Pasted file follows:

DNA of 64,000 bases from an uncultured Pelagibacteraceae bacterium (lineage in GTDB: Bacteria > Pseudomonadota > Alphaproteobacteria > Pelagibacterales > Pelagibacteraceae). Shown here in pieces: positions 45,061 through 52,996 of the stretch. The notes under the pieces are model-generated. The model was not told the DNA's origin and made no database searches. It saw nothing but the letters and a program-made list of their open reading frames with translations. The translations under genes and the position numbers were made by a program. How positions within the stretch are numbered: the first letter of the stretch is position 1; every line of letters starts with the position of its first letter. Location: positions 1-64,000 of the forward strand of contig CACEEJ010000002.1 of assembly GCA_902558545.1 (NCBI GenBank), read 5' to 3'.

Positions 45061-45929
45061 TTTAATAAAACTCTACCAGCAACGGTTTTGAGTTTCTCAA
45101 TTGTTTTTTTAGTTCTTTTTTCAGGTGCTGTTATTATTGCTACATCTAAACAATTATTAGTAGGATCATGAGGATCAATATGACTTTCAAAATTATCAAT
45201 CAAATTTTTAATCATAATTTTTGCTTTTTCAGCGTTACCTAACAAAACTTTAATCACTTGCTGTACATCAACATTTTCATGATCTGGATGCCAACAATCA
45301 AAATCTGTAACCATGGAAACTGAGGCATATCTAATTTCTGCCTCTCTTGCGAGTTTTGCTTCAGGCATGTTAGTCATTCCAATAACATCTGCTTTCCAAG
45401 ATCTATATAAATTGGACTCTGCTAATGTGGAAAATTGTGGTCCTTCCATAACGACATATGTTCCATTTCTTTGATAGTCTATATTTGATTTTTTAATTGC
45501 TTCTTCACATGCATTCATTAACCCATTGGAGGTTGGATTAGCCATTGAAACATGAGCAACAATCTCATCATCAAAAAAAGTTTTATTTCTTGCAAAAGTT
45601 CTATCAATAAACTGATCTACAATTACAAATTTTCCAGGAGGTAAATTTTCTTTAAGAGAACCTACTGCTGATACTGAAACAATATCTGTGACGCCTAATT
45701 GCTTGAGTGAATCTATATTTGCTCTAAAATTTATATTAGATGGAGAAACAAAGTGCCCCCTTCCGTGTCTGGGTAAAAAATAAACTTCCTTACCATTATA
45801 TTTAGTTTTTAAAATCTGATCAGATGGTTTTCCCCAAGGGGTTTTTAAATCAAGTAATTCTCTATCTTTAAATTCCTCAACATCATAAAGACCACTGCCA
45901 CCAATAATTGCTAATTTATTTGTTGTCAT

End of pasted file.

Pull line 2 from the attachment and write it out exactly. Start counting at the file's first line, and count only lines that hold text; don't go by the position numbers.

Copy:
Positions 45061-45929